The latter song follows the hazy neopsychedelia of the title track opener with some atypical garage-cassette-funk, which is filthy, ramshackle, and schooled in the Haunted Graffiti stylings of Ariel Pink. It’s a great moment of surprise, but it’s also one of the rare moments that harks back to Bibio’s obsession with sound wear and its relationship to the fragile course of memory. It’s a shame, because Wilkinson gives voice to many of these themes for the first time now that he’s thrown his own singing, which is quite good, into the mix. “Lovers’ Carvings” reflects on how physicality embeds memory into artifacts and leaves an eternal psychic imprint. Of writings etched into walls, he incants that “the end never was” and “the words have gone/ But the meaning will never / Disappear from the wall”. On “Abrasion”, he finds a talismanic quality in the corrosive knicks of human interaction with the material world, as if we were already an ancient culture for archaeologists to analyze. He identifies “the fumble marks around a key hole and/ the wedding ring scratches on a rail” with a forensic sentimentality rarely heard in the music of our go-go gadget culture.
Even an album ago, the prospect of a collection of Bibio tunes without Wilkinson’s patented production aesthetic would sound not only useless, but kind of terrible. Far from hip, Wilkinson’s saccharine plucking was often little more than comfort food dressed in complex texture, like hotel art remixed as conceptual avant-garde. Indeed, there are moments on Ambivalence Avenue, like the extended intro to “Lovers’ Carvings”, that tightrope between sunny-side psych-folk noodling and unadulterated Muzak.
As predicted, many have already offered back-handed praise to Ambivalence Avenue for its introductions of verses and choruses, making sure to comment on the negligence of Bibio’s previous experiments in light of this new “serious” project. But I would reject this kind of logocentric realigning of values. There’s no need to invalidate music that emphasizes textured field recordings and warm atmospherics over psych-pop structure just because the acoustic guitar is the predominant value of both fields. Truth be told, there’s benefits and disadvantages to both Bibio styles and the album puts it best when it outlines Wilkinson’s relationship to the music as ambivalent.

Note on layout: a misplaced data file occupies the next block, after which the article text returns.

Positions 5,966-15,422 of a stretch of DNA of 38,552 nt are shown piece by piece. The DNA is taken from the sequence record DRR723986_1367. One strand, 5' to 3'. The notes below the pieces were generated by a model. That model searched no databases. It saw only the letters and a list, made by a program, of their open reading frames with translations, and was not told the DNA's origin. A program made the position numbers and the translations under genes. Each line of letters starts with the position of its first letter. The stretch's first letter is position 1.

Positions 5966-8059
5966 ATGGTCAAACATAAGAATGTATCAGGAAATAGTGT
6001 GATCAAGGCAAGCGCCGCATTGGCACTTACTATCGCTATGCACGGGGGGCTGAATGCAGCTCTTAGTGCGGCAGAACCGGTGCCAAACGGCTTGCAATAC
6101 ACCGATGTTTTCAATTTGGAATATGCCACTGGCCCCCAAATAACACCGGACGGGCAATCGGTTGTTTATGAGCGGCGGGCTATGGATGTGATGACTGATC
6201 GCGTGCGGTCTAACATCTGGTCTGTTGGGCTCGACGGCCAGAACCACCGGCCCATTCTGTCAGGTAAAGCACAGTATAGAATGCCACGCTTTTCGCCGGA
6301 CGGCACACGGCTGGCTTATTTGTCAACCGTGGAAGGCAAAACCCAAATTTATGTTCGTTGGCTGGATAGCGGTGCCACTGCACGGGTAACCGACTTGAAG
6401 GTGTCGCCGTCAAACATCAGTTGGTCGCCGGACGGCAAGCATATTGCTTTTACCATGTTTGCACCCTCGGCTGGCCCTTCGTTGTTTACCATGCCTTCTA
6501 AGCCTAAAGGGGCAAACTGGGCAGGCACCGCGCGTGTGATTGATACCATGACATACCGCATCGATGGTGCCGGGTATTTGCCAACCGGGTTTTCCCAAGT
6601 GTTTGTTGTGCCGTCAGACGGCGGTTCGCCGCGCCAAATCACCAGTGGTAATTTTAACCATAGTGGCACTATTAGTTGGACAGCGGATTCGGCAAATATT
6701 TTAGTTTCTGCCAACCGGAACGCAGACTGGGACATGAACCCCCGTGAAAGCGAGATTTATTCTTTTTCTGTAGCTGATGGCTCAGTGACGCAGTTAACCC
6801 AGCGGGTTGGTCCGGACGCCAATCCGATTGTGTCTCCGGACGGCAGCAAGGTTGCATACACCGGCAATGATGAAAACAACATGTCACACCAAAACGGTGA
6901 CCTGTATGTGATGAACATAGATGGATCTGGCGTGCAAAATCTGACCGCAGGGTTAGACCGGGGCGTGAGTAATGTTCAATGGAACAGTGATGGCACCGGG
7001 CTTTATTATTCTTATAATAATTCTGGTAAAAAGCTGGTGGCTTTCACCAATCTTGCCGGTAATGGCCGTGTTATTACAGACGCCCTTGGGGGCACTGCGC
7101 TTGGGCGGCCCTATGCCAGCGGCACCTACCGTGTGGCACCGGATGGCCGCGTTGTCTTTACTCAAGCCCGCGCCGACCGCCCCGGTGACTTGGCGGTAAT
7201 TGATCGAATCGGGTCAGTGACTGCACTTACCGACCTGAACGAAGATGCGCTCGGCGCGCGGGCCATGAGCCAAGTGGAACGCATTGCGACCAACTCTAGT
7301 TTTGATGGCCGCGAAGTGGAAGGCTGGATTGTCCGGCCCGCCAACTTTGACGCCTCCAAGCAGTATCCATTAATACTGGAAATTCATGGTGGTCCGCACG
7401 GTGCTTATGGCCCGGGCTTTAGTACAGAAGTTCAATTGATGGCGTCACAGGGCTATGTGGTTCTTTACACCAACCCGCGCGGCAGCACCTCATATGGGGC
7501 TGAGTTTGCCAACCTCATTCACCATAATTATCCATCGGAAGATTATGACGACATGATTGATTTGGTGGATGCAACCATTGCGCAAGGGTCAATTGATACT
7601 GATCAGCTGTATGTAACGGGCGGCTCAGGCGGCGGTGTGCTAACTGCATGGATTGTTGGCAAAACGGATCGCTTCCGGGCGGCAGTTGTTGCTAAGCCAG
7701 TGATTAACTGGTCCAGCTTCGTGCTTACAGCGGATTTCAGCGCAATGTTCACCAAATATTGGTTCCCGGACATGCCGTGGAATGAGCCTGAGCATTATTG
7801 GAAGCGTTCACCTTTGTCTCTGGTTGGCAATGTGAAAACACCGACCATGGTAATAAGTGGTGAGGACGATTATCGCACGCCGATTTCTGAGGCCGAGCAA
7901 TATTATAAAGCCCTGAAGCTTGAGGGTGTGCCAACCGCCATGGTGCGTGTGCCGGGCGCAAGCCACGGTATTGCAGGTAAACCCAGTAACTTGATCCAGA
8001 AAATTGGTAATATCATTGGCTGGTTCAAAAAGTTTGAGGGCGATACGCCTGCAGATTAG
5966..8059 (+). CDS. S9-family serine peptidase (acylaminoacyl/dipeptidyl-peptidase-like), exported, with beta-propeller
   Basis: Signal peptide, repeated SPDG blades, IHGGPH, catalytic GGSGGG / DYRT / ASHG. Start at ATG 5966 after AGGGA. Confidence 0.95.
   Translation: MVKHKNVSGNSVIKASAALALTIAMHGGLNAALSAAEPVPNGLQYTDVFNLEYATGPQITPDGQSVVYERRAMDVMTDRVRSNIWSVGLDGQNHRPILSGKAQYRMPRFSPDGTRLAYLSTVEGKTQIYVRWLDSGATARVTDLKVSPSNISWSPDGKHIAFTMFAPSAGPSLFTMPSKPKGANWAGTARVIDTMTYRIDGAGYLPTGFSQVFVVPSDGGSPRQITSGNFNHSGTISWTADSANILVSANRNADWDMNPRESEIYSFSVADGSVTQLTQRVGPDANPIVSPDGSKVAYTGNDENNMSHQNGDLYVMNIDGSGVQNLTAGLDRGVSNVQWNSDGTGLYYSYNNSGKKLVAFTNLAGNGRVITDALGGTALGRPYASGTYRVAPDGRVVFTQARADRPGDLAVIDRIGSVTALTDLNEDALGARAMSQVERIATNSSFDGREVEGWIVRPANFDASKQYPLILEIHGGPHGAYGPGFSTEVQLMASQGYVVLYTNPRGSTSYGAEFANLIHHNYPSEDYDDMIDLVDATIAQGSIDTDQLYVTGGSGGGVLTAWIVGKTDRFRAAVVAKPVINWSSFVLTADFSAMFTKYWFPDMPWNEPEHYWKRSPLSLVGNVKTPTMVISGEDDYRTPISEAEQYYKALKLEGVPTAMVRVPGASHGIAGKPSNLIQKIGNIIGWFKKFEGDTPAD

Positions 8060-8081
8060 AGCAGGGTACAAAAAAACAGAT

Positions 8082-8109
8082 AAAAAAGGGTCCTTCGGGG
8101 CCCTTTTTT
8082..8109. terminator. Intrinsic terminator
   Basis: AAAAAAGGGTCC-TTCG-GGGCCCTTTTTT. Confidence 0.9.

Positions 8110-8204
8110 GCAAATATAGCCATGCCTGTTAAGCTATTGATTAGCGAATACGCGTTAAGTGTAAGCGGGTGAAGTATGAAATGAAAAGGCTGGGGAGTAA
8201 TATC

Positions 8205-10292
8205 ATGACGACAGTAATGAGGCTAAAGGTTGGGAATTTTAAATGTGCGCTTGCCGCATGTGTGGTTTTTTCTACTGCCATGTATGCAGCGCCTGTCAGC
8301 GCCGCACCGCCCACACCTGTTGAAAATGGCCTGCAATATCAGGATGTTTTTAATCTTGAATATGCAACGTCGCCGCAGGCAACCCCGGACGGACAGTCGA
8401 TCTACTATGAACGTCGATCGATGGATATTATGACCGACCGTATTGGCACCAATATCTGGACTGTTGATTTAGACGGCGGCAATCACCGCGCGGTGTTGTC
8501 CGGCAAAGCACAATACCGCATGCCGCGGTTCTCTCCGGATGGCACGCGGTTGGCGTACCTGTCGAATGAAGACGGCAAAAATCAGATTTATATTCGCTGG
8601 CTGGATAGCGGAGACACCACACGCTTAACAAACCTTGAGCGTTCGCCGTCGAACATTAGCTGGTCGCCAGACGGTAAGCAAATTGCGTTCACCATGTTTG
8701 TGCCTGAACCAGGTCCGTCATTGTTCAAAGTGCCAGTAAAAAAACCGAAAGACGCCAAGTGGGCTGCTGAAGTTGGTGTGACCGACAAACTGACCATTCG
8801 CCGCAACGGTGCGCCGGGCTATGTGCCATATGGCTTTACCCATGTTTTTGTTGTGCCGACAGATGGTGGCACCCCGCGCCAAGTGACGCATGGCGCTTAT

Even as enjoyable as the campfire clap-along of “Ambivalence Avenue” and the melancholy Neil Young-isms of “The Palm of your Wave” are, it’s a bit of a disappointment to hear tracks that sound so much like so many other things that are out there by a band that truly had a unique voice, even if that sound involved an exchange with Boards of Canada. There have to be thousands of bands out there doing folk-pop, and maybe only a handful who could feasibly compete with the aesthetic of Boards of Canada, as the two closing tracks of Ambivalence Avenue assuredly do.
That’s why it feels appropriate when the album throws in the occasional left turn, like the aforementioned “Jealous of Roses” or the Dilla/ Prefuse73-inspired instrumental hip-hop of “Fire Ant” and “S’Vive”. It’d take some mad science to mix all of Bibio’s elements, old and new, into a sound as definitive as the one he established over his first five years as an artist, but Ambivalence Avenue is a great fresh start. After three albums focusing primarily on the parochial and internal, Wilkinson is looking out. And the horizon, though distant and somewhat obscured by the residue of the past, and ambivalent as to whether it’s evidential of a sunrise or sunset, shows great promise for the perpetual present.